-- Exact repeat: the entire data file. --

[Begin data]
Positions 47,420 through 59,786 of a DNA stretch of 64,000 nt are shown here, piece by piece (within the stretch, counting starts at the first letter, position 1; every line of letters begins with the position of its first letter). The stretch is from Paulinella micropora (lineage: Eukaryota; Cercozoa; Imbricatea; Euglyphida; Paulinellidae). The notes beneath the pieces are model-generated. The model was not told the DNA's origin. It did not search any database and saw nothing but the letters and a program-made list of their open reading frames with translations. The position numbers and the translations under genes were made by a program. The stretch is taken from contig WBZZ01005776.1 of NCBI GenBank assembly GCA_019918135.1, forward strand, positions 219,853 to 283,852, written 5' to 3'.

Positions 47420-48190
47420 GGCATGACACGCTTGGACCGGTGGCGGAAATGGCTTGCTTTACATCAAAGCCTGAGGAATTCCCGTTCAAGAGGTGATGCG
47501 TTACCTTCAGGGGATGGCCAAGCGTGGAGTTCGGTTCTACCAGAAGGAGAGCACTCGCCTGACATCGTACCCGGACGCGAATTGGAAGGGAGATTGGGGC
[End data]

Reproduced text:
Positions 47,420 through 59,786 of a DNA stretch of 64,000 nt are shown here, piece by piece (within the stretch, counting starts at the first letter, position 1; every line of letters begins with the position of its first letter). The stretch is from Paulinella micropora (lineage: Eukaryota; Cercozoa; Imbricatea; Euglyphida; Paulinellidae). The notes beneath the pieces are model-generated. The model was not told the DNA's origin. It did not search any database and saw nothing but the letters and a program-made list of their open reading frames with translations. The position numbers and the translations under genes were made by a program. The stretch is taken from contig WBZZ01005776.1 of NCBI GenBank assembly GCA_019918135.1, forward strand, positions 219,853 to 283,852, written 5' to 3'.

Positions 47420-48190
47420 GGCATGACACGCTTGGACCGGTGGCGGAAATGGCTTGCTTTACATCAAAGCCTGAGGAATTCCCGTTCAAGAGGTGATGCG
47501 TTACCTTCAGGGGATGGCCAAGCGTGGAGTTCGGTTCTACCAGAAGGAGAGCACTCGCCTGACATCGTACCCGGACGCGAATTGGAAGGGAGATTGGGGC